Discover how to design innovative learning environments that increase student ownership so they can achieve at high levels and meet rigorous standards.

These two new editions of Students Taking Charge show you how to create student-driven classrooms that empower learners through problem-based learning and differentiation, where students pose questions and actively seek answers. Technology is then used seamlessly throughout the day for information, communication, collaboration, and product generation.

You’ll find out how to:

  • Design an Authentic Learning Unit, which is at the core of the Learner-Active, Technology-Infused Classroom, aimed at engaging students;
  • Design and implement the structures needed to support its implementation and empower students;
  • Build the facilitation strategies that will move students from engagement to empowerment to efficacy.

The new K–5 edition offers a more detailed look into elementary school implementation and the new 6–12 edition into secondary school implementation. With their practical examples and step-by-step guidelines, you’ll be able to start designing your innovative classroom immediately!

Click here to read chapter 1 of Students Taking Charge In Grades K-5 or Students Taking Charge In Grades 6-12 by Dr. Nancy Sulla

Students Taking Charge In Grades K-5 by Dr. Nancy Sulla is available through Routledge or

Students Taking Charge In Grades 6-12 by Dr. Nancy Sulla is available through Routledge or


Learn how to create innovative, student-centered learning environments in your school.

In this new book, Nancy Sulla provides a powerful framework for designing Learner-Active, Technology-Infused Classrooms, which she has implemented in districts across the country. You’ll find out how to help teachers make their classrooms more personalized, rigorous places in which students take ownership of their work, pose high level questions, work on problems together, and actively seek answers. Each chapter provides a wide variety of practical tools for implementation and teacher observation to help you get started.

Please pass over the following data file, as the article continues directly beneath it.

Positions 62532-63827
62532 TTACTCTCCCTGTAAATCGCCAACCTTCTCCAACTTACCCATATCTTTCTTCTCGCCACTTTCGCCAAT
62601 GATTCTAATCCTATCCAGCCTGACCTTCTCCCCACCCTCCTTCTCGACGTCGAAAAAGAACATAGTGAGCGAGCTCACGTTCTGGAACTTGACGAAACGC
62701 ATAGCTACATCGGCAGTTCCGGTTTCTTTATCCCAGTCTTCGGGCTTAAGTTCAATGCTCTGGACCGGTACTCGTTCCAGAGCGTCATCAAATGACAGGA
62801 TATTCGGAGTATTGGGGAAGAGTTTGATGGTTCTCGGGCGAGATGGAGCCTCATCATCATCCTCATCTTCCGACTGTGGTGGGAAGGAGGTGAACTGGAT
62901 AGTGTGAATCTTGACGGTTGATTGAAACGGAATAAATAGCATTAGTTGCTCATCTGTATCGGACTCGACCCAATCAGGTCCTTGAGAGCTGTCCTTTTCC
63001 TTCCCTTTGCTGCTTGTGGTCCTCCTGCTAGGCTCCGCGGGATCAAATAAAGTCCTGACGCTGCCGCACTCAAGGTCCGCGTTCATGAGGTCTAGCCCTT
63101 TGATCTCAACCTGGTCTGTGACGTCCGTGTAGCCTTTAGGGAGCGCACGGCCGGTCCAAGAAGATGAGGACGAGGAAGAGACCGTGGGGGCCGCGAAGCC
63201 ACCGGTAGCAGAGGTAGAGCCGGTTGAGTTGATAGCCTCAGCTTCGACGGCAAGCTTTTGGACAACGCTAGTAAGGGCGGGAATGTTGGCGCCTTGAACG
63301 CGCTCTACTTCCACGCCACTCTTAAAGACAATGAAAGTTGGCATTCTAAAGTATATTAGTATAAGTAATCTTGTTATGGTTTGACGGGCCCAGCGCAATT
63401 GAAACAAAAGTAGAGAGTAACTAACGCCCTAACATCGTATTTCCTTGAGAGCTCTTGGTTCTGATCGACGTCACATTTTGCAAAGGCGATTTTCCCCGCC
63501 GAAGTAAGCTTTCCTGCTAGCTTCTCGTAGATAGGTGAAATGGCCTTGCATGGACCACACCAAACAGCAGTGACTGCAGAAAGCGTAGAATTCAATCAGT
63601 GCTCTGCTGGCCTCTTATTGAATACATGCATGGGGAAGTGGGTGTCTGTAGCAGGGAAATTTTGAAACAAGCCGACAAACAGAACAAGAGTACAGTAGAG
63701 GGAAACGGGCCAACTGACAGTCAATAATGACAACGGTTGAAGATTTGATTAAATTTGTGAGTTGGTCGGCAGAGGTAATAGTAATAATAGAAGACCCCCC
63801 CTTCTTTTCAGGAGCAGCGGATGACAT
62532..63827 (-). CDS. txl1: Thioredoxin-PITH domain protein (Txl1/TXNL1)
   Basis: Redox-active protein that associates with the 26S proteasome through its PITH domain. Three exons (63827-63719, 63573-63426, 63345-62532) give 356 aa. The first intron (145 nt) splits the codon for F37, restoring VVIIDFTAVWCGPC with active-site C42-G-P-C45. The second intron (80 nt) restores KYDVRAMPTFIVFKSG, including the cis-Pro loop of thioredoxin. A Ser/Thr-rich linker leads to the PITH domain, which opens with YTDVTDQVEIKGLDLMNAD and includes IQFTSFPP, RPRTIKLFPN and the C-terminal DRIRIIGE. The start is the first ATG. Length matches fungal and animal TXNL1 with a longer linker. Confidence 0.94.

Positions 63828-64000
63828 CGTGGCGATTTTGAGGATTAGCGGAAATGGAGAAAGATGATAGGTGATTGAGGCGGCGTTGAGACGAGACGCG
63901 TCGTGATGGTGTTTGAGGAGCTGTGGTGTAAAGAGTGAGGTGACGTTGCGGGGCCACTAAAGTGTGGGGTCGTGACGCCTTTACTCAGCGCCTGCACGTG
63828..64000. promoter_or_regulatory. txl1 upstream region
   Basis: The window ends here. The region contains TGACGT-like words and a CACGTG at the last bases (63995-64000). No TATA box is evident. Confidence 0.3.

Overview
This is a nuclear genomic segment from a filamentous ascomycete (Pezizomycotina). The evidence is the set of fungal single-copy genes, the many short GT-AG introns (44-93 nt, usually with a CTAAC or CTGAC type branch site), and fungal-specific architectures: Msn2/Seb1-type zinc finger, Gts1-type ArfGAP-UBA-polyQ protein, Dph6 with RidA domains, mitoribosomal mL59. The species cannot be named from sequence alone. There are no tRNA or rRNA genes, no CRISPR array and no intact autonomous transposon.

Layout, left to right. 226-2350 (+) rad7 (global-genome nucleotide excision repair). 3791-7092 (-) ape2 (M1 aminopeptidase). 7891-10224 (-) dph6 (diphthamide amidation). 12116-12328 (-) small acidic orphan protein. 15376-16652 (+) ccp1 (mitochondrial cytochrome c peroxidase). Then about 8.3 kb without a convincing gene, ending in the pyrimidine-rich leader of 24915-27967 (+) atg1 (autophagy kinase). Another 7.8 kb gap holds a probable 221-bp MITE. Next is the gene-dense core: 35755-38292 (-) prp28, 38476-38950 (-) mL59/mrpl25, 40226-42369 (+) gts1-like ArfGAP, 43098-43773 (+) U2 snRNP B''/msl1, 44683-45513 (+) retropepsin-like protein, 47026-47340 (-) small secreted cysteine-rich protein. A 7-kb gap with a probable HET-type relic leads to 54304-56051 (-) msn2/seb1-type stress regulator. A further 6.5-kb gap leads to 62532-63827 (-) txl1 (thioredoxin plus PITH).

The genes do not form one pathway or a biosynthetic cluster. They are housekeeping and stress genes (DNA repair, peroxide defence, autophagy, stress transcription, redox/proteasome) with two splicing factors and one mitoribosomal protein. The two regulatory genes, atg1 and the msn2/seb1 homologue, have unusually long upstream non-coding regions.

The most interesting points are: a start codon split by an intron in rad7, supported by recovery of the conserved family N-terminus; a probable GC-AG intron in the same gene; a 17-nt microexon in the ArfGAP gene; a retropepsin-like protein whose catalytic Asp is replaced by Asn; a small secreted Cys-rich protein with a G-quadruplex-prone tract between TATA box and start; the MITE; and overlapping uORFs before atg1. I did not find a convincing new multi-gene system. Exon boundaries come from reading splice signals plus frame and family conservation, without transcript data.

Students Taking Charge Implementation Guide for Leaders by Dr. Nancy Sulla is available for pre-order through Routledge


How do we develop executive function skills in the classroom?

Educators clamor to provide top-notch lessons and resources for students, but if students lack executive function, even the best materials won’t produce the desired results. If students haven’t developed the brain-based skills to focus, catch and correct errors, identify cause-and-effect relationships, and more, they can’t make sense of lessons. Executive function is the missing link to student achievement. But how can you develop this in the classroom? In this new book, bestselling author Nancy Sulla has the answers. She explains how building executive function requires a combination of activities, structures, and teacher facilitation strategies aimed at six increasingly complex life skills that should be the goal of any school: conscious control, engagement, collaboration, empowerment, efficacy, and leadership. She also offers a variety of examples, activities, and structures fit for every grade level and subject area. With the book’s practical strategies and tools, you will be inspired, armed, and ready to establish a clear framework for building executive function in all of your students.